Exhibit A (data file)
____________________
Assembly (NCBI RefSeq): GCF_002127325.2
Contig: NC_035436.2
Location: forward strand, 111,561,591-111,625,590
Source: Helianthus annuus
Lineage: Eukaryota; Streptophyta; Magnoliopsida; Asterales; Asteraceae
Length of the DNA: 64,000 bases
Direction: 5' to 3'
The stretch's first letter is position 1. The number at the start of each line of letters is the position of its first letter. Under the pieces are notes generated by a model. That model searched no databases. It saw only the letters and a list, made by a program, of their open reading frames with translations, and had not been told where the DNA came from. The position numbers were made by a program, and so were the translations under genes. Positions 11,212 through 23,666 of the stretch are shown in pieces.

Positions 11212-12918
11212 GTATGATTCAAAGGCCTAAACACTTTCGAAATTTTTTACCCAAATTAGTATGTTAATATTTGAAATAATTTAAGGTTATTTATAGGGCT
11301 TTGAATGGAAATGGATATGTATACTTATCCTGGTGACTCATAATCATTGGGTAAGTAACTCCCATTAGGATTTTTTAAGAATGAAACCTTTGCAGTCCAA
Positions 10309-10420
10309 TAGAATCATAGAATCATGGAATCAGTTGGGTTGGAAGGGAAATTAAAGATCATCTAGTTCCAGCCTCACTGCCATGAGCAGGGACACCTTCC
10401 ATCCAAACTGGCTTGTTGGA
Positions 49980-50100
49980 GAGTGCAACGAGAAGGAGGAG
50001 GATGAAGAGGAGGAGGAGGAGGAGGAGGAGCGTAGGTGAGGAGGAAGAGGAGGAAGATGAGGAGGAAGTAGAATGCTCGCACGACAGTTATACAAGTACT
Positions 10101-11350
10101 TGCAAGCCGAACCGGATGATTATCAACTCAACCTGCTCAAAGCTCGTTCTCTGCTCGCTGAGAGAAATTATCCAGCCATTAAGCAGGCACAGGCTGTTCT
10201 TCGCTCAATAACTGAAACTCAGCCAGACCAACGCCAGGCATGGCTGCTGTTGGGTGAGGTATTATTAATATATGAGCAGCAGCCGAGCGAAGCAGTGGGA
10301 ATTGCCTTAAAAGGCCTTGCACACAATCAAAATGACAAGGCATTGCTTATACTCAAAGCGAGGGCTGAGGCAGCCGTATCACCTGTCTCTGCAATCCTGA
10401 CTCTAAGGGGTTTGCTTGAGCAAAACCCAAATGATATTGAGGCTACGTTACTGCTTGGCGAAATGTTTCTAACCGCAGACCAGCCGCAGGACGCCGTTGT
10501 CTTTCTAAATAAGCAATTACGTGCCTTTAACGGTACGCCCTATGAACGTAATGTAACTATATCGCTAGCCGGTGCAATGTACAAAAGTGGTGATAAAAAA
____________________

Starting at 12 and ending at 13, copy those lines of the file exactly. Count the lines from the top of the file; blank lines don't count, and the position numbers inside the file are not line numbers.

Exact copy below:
Positions 10309-10420
10309 TAGAATCATAGAATCATGGAATCAGTTGGGTTGGAAGGGAAATTAAAGATCATCTAGTTCCAGCCTCACTGCCATGAGCAGGGACACCTTCC